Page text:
This as the school continues to experience a decrease in the number of Grade 1 learners that register each year. Only four pupils have been registered to start their grade one at the school this year.
Principal, Bongiwe Daniels says teachers in schools like Khanyisa have been trained to upskill visually impaired kids, with the necessary equipment available. She says parents who refuse to accept their children’s disabilities only delay them.
“Sometimes parents find it difficult to accept that their children have visual impairment and then they would allow them to go to the mainstreaming for quite some time. The child will be labelled sometimes as someone who could not do the work. But I would advise parents to, when they notice that their children come very close to the TV, and then you need to take that child to the doctor,” says Daniels.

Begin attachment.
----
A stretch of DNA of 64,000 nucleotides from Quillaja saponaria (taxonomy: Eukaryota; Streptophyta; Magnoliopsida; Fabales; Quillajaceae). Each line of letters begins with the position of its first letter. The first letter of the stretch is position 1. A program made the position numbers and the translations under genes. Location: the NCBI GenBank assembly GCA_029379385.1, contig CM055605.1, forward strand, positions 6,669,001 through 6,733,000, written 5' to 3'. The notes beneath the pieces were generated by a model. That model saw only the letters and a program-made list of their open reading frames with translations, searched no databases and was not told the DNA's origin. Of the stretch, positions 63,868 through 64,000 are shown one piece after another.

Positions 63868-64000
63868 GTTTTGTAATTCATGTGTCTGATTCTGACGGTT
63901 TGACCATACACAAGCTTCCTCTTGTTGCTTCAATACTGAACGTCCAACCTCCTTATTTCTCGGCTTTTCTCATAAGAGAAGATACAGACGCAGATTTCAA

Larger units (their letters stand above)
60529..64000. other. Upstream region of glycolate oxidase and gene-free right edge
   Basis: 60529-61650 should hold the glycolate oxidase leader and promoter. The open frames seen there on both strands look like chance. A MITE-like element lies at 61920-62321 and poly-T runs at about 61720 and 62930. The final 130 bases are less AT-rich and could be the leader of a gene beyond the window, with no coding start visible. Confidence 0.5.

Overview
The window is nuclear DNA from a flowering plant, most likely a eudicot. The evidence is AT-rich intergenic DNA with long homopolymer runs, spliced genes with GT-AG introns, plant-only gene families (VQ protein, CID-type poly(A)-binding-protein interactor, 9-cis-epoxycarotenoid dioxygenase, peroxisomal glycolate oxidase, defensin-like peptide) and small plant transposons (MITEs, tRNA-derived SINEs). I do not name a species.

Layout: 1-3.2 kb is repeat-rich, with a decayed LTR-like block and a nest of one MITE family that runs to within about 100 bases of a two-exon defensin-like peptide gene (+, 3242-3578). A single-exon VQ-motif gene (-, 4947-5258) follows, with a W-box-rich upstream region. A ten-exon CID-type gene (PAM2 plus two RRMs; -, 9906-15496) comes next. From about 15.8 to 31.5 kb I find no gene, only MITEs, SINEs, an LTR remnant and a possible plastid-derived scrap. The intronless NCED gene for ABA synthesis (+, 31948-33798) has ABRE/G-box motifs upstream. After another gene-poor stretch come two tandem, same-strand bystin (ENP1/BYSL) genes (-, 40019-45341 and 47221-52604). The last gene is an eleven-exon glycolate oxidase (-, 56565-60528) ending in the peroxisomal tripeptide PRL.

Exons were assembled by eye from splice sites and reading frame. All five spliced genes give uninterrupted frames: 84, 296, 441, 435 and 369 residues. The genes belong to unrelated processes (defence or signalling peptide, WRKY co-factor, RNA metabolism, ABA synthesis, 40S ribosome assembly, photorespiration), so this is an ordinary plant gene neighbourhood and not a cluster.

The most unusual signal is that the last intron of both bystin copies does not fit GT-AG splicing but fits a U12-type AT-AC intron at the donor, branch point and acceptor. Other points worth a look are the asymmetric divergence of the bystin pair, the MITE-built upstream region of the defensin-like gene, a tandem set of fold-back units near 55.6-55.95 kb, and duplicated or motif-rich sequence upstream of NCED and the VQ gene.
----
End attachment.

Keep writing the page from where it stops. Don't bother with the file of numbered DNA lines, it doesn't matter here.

Grade 1 teacher at the Khanyisa, Noluthando Manqunyana, says learners at the school draw motivation from knowing that blindness does not limit their capabilities. She lost her sight to diabetes over ten years ago. Manqunyana says children need to be in an environment with people they can relate to.
“It makes them to understand that life can go on, and you can be someone at the end because there also people who are blind, there is also a teacher that is blind who is a teacher now. So they may be anything they want to be,” says Manqunyana.
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